For example, what happens when the property manager forgets to tell the cleaners about an early check-in? The guest is frustrated, and, despite the team’s best intentions, the property looks disorganized. Vacation rental software alleviates these issues through automation and functionality that enhance transparency across the vacation rental operation.

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Why do vacation rentals need specialized Revenue Management Software?

Hotels often have teams of revenue managers and data analysts; vacation rentals much less so. The most profitable property managers leverage tools, such as BeyondPricing, to accurately forecast the types of properties in the highest demand among a destination’s key demographics. While hotels also use this type of data-driven dynamic pricing, vacation rentals have unique needs that require specialized pricing optimization and revenue management.

Since vacation rentals don't have many room types, revenue management is even more important. There's no making up lost revenue from a mispriced room; If unit is booked, it needs to be booked for the highest possible price. The only way to do this is to have dynamically priced inventory that accounts for both local availability and inbound demand.

Pricing optimization must also be as seamless and automated as possible. With fewer staff resources at vacation rentals, tools must be more automated than their hotel tech counterparts.

 

Why does vacation rental demand data differ from hotels?

 

While demand data matters to both hotels and vacation rentals, it matters in different ways. For example, it's much harder to know how many vacation rentals may be in the pipeline for a given market. Property managers could look at total permits issued, and any limits imposed by the city. But some rentals may be incognito, so there’s less understanding of how inventory will impact future pricing.

 

Another difference with demand data is which types of properties are popular with which demographics. As vacation rentals are less standardized as far as amenities, design, and guest experience, there are deeper nuances when it comes to demand data.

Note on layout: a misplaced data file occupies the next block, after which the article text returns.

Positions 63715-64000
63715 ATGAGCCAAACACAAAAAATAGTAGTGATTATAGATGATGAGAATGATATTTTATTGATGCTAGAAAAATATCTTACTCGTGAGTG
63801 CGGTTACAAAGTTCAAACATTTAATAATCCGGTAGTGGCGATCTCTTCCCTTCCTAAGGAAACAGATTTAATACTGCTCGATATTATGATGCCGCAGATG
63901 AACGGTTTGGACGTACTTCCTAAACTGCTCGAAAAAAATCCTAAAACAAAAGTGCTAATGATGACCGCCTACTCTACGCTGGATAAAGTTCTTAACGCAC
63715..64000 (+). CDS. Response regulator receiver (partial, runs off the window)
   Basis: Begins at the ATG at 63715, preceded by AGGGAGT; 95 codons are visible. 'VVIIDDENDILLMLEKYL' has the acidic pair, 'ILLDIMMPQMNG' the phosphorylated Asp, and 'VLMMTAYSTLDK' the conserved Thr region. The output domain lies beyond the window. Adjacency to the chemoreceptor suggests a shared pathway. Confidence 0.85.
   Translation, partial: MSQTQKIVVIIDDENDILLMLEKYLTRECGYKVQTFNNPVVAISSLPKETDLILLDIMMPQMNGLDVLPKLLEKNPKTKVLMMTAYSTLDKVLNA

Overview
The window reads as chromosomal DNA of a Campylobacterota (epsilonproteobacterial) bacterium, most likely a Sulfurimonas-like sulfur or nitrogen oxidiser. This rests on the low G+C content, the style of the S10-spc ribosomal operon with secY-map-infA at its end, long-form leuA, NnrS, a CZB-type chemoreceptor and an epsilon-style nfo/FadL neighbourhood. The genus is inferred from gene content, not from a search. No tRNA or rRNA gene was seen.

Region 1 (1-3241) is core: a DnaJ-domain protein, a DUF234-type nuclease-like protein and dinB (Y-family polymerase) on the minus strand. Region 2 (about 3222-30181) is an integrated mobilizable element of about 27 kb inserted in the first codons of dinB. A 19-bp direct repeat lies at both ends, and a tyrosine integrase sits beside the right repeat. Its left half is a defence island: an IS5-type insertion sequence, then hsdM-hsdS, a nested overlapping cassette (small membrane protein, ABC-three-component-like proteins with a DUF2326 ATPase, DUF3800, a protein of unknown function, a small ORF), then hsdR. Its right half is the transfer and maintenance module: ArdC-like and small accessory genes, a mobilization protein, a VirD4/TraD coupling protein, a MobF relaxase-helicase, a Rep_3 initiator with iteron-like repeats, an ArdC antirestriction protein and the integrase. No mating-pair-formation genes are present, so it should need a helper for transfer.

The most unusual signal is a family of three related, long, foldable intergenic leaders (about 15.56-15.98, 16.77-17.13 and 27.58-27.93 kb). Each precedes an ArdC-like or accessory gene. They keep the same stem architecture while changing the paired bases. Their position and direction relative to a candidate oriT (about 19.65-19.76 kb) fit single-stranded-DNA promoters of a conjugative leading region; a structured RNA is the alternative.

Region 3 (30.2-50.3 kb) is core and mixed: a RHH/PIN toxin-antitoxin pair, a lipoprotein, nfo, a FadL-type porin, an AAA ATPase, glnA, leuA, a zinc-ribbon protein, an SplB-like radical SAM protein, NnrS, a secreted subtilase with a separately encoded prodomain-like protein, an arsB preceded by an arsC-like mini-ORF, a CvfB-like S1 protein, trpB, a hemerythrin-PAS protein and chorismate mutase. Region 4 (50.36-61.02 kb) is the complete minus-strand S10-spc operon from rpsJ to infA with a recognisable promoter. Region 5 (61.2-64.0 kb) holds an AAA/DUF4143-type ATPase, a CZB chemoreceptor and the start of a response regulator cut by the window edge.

For example, if Chinese demand is increasing locally, it’s important to not just work to gain visibility in local booking channels but also to tweak amenities during periods of high demand to accommodate traveler preferences. Data delivers these insights, especially for off-peak demand generation, says Dicarlo:

“It’s all about Asia and working with a channel in that market. If I didn’t have data, I’d assume Chinese people travel in summer, but they travel in February or March.”

The way traveler data is aggregated is also quite different with vacation rentals, said HomeAway President John Kim in another session, as there’s a different imperative for larger booking platforms to facilitate better use of data:

“We have to combine all data from travelers so we can build useful products in all of these environments and change quickly for interactions we haven’t even yet seen.”

The thread here is that the way data is captured, presented, and acted upon is different enough to merit standalone solutions for the vacation rental industry.

 

Agility matters in a growing industry

Freedom from legacy technology allows vacation rental software to be nimble and evolve alongside -- or even ahead of -- the growing industry. Old technology hinders progress, as hospitality operations mold to limitations rather than grow with innovations. Vacation rentals need the agility to integrate and build a software backbone that supports each unique operation. Ciirus’ DiCarlo sees this ability to change as a core differentiator, saying:

“There have been hotels since day one. That industry is set in stone. To get them to change how they do business is very hard. [Vacation rental software has] the ability to change because we’re not a 4,000-year-old industry or old technology. If we use data correctly, the way we do business isn’t set in stone.”

 

For property managers looking for the best vacation rental software, we’ll continue to offer a comprehensive view into solutions targeted to this growing segment. In an industry challenged by change, candid insights into hospitality solutions foster transparency and encourage partners to serve such a dynamic industry better. Agility pays dividends in today’s hospitality industry!

 

 

 


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ABOUT THE AUTHOR

Jordan Hollander
Jordan Hollander Co-Founder @ Hotel Tech Report

Jordan is the co-founder of Hotel Tech Report, the #1 ratings and review platform for the hotel technology industry. He was previously on the Global Partnerships team at Starwood Hotels & Resorts. Prior to his work with SPG, Jordan was Director of Business Development at MWT Hospitality. Jordan received his MBA from Northwestern's Kellogg School of Management where he majored in finance and marketing. Jordan is a Zell Global Entrepreneurship Scholar and a Pritzker Group Venture Fellow.